The apparent cyberattack on Ukrainian Internet and phone service provider Ukrtelecom caused one of the most widespread Internet outages in Ukraine since Russia’s invasion last month, the Record’s Andrea Peterson reports. Ukrainian authorities hinted that Russia was behind the cyberattack and said Ukrtelecom was working to get back online.
Despite the disruption of service at Ukrtelecom and a cyberattack on satellite Internet provider Viasat at the beginning of the war, hacks aimed at Ukrainian telecommunications infrastructure have been smaller and less destructive than many experts expected, Gerrit De Vynck, Rachel Lerman and Cat Zakrzewski report. Networks have remained resilient with the help of engineers and backup plans.
The U.S. government is considering sanctions on the Trickbot gang
Sanctions on the group would make it illegal for U.S. organizations to pay it ransoms, the Wall Street Journal’s Robert McMillan, Kevin Poulsen and Dustin Volz report. The hackers and their affiliates have made hundreds of millions of dollars by targeting hospitals, schools and governments across the United States since 2018.
A self-identified Ukrainian researcher said they breached the group’s servers and posted the data online last month. “More than 200,000 messages exchanged by 450 Trickbot managers, staff and business partners since June 2020 reveal a well-organized criminal syndicate with possible connections to Russian intelligence agencies,” they write. “They show an organizational resilience that allowed the group to rapidly recover from counterattacks by international law-enforcement coalitions, and grand ambitions to diversify and develop a cryptocurrency.”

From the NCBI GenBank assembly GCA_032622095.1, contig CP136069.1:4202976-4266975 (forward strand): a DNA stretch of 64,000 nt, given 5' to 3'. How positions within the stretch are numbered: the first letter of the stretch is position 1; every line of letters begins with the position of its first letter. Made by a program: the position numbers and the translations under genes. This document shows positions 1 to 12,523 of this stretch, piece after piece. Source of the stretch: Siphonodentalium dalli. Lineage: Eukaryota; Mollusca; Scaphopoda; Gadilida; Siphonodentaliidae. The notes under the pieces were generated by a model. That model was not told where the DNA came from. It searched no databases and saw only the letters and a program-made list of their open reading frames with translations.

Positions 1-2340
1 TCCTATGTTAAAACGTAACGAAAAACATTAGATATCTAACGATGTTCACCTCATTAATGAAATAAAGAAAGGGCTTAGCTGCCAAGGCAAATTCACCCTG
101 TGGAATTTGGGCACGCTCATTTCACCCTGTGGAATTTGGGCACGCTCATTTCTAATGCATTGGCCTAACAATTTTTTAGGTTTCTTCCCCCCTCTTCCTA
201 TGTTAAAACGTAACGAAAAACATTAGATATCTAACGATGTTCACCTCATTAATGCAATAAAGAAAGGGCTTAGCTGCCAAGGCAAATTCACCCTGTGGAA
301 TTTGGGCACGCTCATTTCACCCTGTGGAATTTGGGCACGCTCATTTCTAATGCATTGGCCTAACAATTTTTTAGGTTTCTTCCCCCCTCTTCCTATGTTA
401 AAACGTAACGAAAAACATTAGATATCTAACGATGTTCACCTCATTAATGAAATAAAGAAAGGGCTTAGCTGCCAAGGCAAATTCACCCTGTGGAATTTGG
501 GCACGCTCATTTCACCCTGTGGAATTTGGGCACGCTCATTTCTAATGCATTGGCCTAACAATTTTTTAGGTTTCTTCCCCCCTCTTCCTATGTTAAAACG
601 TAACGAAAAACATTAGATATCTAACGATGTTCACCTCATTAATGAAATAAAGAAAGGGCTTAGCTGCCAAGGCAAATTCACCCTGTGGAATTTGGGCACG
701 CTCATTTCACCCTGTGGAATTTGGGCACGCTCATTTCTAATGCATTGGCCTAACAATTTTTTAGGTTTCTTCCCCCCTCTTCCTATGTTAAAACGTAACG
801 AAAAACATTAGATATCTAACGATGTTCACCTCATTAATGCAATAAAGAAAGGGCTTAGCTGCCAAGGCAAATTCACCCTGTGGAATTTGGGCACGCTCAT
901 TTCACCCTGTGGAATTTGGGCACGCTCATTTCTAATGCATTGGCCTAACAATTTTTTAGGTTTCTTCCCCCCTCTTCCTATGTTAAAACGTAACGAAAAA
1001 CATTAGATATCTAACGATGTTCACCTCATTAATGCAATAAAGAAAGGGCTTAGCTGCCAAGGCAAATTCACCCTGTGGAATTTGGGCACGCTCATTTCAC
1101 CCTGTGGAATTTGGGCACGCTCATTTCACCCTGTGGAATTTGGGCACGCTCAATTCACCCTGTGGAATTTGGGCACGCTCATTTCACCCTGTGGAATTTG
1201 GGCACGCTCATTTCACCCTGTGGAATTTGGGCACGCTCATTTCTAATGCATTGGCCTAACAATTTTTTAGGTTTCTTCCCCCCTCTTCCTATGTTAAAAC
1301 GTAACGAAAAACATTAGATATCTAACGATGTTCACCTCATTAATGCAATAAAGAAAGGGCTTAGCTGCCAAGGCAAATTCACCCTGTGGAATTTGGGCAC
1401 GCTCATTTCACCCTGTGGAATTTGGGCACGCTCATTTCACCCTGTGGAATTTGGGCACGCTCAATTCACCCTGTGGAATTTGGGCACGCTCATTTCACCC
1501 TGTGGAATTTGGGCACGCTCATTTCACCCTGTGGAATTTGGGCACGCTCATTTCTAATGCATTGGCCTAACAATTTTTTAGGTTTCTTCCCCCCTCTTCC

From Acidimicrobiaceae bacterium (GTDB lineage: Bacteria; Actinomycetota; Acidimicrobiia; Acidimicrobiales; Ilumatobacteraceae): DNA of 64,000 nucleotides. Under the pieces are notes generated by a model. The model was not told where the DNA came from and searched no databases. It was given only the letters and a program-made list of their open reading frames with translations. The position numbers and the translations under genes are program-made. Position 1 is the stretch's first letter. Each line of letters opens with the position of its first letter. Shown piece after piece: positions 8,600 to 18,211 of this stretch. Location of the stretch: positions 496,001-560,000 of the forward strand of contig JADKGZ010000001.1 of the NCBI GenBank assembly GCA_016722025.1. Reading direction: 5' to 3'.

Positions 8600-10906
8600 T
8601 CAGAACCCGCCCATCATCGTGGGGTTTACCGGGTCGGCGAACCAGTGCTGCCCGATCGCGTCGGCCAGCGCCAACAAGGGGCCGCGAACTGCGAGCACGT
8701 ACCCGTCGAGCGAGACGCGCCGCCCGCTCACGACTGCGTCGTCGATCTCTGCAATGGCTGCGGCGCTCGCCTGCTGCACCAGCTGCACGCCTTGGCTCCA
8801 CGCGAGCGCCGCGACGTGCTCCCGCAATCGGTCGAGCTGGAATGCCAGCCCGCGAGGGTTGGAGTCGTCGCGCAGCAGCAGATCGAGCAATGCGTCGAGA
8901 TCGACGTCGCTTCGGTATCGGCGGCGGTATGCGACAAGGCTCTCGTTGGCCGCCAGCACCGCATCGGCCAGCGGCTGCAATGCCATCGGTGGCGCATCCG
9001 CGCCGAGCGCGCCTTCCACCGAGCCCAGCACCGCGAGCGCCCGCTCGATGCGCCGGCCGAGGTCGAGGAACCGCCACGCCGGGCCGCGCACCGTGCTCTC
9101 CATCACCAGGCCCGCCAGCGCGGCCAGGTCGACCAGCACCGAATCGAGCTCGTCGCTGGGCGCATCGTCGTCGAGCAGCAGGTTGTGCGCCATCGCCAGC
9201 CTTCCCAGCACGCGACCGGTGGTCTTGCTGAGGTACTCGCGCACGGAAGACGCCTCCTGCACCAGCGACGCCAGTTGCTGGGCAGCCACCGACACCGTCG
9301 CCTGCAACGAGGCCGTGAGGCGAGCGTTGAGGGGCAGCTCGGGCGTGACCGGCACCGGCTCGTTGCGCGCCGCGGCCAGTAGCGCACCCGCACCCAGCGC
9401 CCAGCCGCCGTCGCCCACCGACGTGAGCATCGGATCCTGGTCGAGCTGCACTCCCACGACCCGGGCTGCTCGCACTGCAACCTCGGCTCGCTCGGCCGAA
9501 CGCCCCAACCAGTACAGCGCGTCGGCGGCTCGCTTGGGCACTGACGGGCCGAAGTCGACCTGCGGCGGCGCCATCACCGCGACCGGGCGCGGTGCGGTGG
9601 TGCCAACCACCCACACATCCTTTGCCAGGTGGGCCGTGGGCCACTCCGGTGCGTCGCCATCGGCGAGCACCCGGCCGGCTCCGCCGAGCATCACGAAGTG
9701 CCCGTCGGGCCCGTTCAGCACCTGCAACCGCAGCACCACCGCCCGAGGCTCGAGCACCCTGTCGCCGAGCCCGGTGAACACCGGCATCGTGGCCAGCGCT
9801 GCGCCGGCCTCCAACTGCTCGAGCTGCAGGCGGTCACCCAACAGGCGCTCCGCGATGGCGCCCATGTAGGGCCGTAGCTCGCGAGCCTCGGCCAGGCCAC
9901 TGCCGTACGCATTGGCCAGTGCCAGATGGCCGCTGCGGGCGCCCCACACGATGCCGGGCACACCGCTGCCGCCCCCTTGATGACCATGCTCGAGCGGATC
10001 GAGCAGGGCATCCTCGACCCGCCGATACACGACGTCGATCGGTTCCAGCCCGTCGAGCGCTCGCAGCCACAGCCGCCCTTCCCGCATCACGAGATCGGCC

Huawei's chief financial officer reappeared as company said it is evaluating Russia sanctions
Huawei, the world's largest telecommunications equipment vendor by sales, says it's still evaluating its response to Western sanctions on Russia, Eva Dou reports. The presentation of the Chinese tech giant's financial report marked Huawei executive Meng Wanzhou's first public appearance since she was released from Canada in September.
“Meng’s detention in Canada at the request of U.S. officials in December 2018 sparked a hostage standoff in which China detained two Canadian nationals, Michael Kovrig and Michael Spavor, and charged them with espionage,” Eva writes. “Meng was indicted in the United States on fraud charges related to her representation of Huawei’s relationship with an affiliate company operating in Iran, and she pleaded not guilty.”
The war in Ukraine has brought more uncertainty to Huawei. “Huawei said Monday its revenue fell 28.6 percent in 2021 from the previous year, as it sold off its Honor smartphone business because of the lack of chip supply under U.S. sanctions,” Eva writes. “But the company said its profit jumped 75.9 percent thanks to the sale of part of its business and other factors, including ‘optimization of our product mix.’ ”
The U.S. government has argued that Huawei poses a national security risk and could be used by China’s government to spy on Americans. The company disputes the claims.
- The House Judiciary Committee holds a hearing on oversight of the FBI’s Cyber Division today at 10 a.m.
- CISA Director Jen Easterly receives the Admiral Grace Hopper Award at a National Defense University event today at 10 a.m.
- The German Marshall Fund of the United States hosts an event on information manipulation in France’s upcoming presidential election today at 10 a.m.
- The House Homeland Security Committee holds a hearing on securing critical sectors from Russian cyberattacks on Wednesday at 10 a.m.
- National Cyber Director Chris Inglis, Rep. Jim Langevin (D-R.I.) and Mark Montgomery, who was executive director of the Cyberspace Solarium Commission, speak at a U.S. Chamber of Commerce event on Wednesday at 12:30 p.m.
- CISA’s cybersecurity advisory committee meets on Thursday at 2 p.m.
- The Center for Strategic and International Studies hosts an event on the cybersecurity implications of U.S.-China technology decoupling on Thursday at 2 p.m.
- Homeland Security Secretary Alejandro Mayorkas and Dilan Yeşilgöz-Zegerius, the Netherlands’s Minister of Justice and Security, speak at an Atlantic Council event on securing marine transportation systems on Friday at 10:30 a.m.
Secure log off
Thanks for reading. See you tomorrow.